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China has long way to go to build air rescue system

TIANJIN, Sept. 14 (Xinhua) --Chinawill need to spend at least 30 billion yuan (4.69 billion U.S. dollars) over the next 15 years to establish a helicopter rescue system that is capable of serving its 1.3 billion people, experts said Wednesday.

China needs to set up at least 850 helicopter rescue bases with more than 1,000 helicopters to cover its 9.6-million-sq-km territory, said Chen Ping, deputy director-general of the emergency rescue center under the Ministry of Civil Affairs, while attending the ongoing China Helicopter Development Forum in northChina's port city ofTianjin.

Chen said that general aviation aircraft, especially helicopters, are necessary for many medical rescue and disaster relief efforts.

Military helicopters were used for relief work in the aftermath of the Wenchuan and Yushu earthquakes, as well as during severe droughts in southwestChinain recent years, Chen said, adding that a civilian helicopter rescue fleet is still missing.

Wang Xia, director-general of the general aviation committee of the China Air Transport Association, saidChinahas only 160 registered civil helicopters.

"Compared to other countries of similar size, the number is too small," Wang said.

TheU.S.has 10,000 civilian helicopters, whileRussiaandCanadahave 3,000 and 1,000, respectively, Wang said.

"Chinahas a long way to go to develop its aviation rescue system," she said.

The China Helicopter Development Forum is being held as part of the first China Helicopter Exposition, which is scheduled to run from Thursday to Sunday inTianjin.

Wang Xia said that flight operations conducted by Chinese general aviation companies have not been given enough attention at local airports due to the rapid development of the country's commercial air industry.

InChina, airports are mostly built based on demand for commercial flights and their profitability. It is difficult to make money by providing space and time for smaller aircraft, such as helicopters, at the country's airports, Wang said.

According to Wang Bin, general manager of helicopter manufacturer Avicopter, only 3,000 ofChina's 24,000 civil aviation pilots are engaged in general aviation. Out of that total, only 650 are licensed to fly helicopters. In addition, support facilities such as maintenance and fueling stations are in short supply, Wang Bin said.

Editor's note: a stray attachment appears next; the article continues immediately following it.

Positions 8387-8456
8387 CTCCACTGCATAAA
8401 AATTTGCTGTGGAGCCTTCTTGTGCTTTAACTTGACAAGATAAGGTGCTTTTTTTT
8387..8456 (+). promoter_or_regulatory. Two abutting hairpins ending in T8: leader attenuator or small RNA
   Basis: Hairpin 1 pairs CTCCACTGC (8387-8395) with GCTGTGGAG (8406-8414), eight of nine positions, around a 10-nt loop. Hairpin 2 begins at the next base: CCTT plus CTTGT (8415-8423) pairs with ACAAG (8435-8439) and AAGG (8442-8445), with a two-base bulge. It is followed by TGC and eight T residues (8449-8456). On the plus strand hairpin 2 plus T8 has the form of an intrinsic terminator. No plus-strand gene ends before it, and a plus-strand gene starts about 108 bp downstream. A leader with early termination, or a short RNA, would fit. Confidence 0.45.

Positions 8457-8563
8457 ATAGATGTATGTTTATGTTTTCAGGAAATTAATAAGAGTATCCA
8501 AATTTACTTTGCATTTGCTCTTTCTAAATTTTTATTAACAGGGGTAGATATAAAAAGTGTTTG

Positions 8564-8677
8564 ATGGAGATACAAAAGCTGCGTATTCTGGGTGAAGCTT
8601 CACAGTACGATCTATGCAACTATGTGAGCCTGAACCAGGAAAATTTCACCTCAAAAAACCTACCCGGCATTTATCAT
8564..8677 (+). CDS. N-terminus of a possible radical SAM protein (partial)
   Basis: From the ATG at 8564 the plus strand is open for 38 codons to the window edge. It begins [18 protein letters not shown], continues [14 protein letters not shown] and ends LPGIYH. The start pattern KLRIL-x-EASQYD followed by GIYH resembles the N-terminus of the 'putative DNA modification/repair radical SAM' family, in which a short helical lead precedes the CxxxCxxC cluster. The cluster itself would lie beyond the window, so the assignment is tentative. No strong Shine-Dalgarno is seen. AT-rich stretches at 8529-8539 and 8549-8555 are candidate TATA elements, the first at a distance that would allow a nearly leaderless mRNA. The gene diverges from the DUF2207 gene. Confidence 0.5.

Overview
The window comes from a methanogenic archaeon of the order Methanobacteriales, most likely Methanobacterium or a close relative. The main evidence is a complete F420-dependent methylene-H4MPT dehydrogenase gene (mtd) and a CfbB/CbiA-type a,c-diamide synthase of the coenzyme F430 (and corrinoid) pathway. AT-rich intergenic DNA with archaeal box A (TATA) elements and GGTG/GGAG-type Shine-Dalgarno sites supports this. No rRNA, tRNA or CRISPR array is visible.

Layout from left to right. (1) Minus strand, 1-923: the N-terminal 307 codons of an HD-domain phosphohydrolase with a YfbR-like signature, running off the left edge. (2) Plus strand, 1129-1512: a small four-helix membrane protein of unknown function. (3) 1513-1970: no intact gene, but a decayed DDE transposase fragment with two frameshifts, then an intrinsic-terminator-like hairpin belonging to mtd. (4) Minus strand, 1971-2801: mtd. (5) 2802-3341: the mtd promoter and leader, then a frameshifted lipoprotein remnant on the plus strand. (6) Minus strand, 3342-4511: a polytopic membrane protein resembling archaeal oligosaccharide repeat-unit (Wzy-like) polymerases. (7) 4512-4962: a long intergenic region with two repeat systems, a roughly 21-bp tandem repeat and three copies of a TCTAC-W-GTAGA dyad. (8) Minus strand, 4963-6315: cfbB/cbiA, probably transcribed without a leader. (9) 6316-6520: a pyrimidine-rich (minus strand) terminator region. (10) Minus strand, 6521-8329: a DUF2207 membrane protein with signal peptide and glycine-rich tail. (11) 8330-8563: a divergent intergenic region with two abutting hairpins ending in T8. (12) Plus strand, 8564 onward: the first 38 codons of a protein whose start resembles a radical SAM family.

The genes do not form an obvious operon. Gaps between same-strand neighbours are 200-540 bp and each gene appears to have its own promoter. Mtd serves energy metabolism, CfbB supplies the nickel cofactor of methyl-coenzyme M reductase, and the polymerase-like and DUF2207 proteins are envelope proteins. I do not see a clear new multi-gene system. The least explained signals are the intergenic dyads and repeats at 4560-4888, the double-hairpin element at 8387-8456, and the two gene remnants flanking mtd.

A mistrust of aircraft in general has also discouraged Chinese people from learning how to fly helicopters, he added.

"Due to a lack of basic aviation knowledge, many policymakers choose to spend manpower and money to do things that could have been done much easier and cheaper by using helicopters, limiting the prospects for the industry's development inChina," he said.

Wang Bin urged the government to create a distribution plan that would allow more resources to be devoted to the development of the helicopter industry.

OPPORTUNITIES STILL REMAIN

Although insiders see various challenges for the growth of the helicopter industry, economic development and social progress may prove to be the industry's saviors.

"The government has begun to attach more importance to public services and is recognizing the variety of roles that helicopters can play in fire control, disaster relief and medical rescue," said Wang Bin.

Last year, the State Council and the Central Military Commission said that part of the country's low-altitude airspace will be opened to accommodate the country's general aviation sector.

South China's islandprovinceofHainanis being used as a "trial province" as part of this policy, allowing helicopters to fly in low-altitude airspace above the island.

Wang Bin has also suggested simplifying the application procedure for general aviation approval, as the current process takes too much time for rescuers to complete.

Teng Qingxiao, the deputy president of Honliv Hospital in central China's Henan Province, said that rescue pilots have to report their altitude, destination, intended route and other information before being given permission to fly, which can take up precious time during emergency situations.